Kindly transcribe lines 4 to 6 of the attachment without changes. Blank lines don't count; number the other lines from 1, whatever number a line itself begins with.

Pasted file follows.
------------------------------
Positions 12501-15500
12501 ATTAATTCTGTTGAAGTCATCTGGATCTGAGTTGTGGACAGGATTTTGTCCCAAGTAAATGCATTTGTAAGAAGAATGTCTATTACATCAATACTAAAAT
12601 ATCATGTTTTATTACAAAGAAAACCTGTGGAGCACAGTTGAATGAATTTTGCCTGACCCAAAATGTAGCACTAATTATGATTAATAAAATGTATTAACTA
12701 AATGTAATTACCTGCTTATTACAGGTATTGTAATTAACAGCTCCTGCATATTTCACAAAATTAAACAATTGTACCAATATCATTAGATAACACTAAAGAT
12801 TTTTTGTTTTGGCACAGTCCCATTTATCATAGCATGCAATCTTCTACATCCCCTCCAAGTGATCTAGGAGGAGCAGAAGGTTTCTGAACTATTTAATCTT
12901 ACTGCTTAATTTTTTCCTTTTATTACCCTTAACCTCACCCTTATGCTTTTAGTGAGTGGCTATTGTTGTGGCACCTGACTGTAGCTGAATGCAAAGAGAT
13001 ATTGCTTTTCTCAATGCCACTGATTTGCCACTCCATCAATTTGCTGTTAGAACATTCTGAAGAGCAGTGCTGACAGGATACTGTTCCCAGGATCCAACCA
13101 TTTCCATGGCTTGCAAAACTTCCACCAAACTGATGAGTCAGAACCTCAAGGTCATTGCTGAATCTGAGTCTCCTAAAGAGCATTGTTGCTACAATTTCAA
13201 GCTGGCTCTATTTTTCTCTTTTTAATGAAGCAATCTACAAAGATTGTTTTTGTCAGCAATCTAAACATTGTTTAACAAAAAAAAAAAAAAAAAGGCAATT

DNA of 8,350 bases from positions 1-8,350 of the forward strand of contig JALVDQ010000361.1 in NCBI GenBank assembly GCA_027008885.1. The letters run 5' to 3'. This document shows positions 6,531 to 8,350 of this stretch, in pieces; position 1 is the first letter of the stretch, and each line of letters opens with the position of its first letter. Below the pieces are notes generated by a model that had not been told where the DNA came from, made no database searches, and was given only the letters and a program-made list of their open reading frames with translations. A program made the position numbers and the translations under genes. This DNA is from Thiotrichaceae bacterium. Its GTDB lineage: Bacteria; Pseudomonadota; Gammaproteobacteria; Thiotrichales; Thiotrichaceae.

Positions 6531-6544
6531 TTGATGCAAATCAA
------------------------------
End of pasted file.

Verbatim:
12701 AATGTAATTACCTGCTTATTACAGGTATTGTAATTAACAGCTCCTGCATATTTCACAAAATTAAACAATTGTACCAATATCATTAGATAACACTAAAGAT
12801 TTTTTGTTTTGGCACAGTCCCATTTATCATAGCATGCAATCTTCTACATCCCCTCCAAGTGATCTAGGAGGAGCAGAAGGTTTCTGAACTATTTAATCTT
12901 ACTGCTTAATTTTTTCCTTTTATTACCCTTAACCTCACCCTTATGCTTTTAGTGAGTGGCTATTGTTGTGGCACCTGACTGTAGCTGAATGCAAAGAGAT